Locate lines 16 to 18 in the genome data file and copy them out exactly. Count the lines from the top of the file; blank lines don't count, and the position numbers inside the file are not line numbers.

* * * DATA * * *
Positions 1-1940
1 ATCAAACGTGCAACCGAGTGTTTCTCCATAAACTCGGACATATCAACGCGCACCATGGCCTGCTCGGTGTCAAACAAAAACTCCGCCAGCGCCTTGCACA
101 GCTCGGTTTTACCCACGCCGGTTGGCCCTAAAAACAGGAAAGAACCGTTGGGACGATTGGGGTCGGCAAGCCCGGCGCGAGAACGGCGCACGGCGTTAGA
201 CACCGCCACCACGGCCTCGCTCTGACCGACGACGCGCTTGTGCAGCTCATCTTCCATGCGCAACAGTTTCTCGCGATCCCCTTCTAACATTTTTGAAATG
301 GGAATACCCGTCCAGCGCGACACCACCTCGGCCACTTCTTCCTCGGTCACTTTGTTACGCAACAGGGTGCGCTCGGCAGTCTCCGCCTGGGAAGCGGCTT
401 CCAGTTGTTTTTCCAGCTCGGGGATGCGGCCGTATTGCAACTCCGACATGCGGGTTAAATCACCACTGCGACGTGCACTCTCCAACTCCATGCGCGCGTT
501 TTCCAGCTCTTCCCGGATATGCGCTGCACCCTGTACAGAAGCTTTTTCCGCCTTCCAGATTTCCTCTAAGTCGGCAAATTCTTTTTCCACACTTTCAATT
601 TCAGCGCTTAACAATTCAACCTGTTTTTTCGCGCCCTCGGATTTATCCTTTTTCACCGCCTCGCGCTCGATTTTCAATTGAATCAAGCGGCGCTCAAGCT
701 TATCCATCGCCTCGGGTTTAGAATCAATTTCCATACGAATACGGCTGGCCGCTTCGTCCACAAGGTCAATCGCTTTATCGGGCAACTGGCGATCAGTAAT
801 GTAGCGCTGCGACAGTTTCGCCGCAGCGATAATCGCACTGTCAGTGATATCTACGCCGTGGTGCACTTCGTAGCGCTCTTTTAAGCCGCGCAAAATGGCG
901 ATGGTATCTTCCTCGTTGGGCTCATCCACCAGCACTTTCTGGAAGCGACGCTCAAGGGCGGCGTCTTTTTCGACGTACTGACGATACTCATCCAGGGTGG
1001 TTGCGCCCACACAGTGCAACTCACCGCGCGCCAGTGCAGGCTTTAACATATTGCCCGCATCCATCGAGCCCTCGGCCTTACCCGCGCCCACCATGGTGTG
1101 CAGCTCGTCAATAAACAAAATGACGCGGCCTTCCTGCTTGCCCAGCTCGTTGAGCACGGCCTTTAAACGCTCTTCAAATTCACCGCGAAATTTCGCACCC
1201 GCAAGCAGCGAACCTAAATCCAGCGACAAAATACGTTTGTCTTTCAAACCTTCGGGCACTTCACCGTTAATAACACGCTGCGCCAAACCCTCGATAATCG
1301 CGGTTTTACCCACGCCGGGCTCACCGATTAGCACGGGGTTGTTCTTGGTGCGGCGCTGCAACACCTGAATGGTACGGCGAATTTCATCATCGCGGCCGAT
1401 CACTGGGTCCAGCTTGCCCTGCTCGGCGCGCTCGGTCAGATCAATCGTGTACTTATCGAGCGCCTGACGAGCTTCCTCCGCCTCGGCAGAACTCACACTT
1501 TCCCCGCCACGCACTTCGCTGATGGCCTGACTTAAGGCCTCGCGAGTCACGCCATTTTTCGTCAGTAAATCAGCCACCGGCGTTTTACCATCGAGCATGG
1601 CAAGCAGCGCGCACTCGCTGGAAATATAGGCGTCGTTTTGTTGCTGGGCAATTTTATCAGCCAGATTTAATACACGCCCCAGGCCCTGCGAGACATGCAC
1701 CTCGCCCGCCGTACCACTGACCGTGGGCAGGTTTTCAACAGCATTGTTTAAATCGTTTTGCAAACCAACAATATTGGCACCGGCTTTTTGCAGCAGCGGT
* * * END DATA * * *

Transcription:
1401 CACTGGGTCCAGCTTGCCCTGCTCGGCGCGCTCGGTCAGATCAATCGTGTACTTATCGAGCGCCTGACGAGCTTCCTCCGCCTCGGCAGAACTCACACTT
1501 TCCCCGCCACGCACTTCGCTGATGGCCTGACTTAAGGCCTCGCGAGTCACGCCATTTTTCGTCAGTAAATCAGCCACCGGCGTTTTACCATCGAGCATGG
1601 CAAGCAGCGCGCACTCGCTGGAAATATAGGCGTCGTTTTGTTGCTGGGCAATTTTATCAGCCAGATTTAATACACGCCCCAGGCCCTGCGAGACATGCAC